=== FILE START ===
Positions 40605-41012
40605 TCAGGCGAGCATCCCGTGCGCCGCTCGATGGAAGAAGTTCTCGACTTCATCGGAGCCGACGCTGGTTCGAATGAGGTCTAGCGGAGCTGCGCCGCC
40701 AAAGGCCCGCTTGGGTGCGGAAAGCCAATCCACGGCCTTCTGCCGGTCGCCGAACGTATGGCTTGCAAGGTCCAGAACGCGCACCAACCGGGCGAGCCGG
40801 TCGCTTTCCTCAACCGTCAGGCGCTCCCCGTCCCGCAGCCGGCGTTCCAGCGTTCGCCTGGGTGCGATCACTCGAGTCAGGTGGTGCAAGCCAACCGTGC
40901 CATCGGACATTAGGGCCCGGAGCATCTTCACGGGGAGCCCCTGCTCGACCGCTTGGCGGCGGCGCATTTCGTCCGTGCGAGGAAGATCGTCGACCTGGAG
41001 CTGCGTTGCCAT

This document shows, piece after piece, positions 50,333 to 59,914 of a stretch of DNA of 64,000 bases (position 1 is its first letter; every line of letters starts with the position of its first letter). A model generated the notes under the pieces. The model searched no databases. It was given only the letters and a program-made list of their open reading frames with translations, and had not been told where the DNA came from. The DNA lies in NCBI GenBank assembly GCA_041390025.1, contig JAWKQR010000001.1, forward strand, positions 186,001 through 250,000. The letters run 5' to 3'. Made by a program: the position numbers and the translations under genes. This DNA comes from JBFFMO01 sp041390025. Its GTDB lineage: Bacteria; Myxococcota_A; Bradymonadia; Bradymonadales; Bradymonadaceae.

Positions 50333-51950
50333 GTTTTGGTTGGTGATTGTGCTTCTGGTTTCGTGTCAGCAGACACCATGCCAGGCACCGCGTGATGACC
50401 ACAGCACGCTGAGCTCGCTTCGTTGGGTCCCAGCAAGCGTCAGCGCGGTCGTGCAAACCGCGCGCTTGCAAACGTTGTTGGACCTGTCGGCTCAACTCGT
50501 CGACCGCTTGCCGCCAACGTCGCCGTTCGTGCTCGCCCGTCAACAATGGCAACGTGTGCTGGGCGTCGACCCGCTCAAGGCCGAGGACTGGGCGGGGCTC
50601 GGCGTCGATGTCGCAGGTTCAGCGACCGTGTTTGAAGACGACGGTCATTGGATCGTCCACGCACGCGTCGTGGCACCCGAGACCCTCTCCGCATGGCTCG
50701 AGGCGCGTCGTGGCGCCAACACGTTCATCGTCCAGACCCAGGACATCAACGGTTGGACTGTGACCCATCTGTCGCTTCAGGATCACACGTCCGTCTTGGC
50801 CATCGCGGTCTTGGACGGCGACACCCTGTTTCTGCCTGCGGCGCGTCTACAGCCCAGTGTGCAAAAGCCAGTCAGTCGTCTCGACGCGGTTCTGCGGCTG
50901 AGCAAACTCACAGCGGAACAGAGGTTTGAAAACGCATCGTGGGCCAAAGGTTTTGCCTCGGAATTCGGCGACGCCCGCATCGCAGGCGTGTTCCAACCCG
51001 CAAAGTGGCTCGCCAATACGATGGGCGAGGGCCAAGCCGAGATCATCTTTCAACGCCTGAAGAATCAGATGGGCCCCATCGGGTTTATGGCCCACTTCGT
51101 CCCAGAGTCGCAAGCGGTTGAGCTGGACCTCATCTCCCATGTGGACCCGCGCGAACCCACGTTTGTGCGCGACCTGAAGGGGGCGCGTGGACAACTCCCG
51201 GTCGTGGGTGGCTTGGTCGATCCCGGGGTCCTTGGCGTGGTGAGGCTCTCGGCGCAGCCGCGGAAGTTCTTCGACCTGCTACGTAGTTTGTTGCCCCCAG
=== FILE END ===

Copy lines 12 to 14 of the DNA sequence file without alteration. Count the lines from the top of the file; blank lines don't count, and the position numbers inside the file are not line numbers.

50601 GGCGTCGATGTCGCAGGTTCAGCGACCGTGTTTGAAGACGACGGTCATTGGATCGTCCACGCACGCGTCGTGGCACCCGAGACCCTCTCCGCATGGCTCG
50701 AGGCGCGTCGTGGCGCCAACACGTTCATCGTCCAGACCCAGGACATCAACGGTTGGACTGTGACCCATCTGTCGCTTCAGGATCACACGTCCGTCTTGGC
50801 CATCGCGGTCTTGGACGGCGACACCCTGTTTCTGCCTGCGGCGCGTCTACAGCCCAGTGTGCAAAAGCCAGTCAGTCGTCTCGACGCGGTTCTGCGGCTG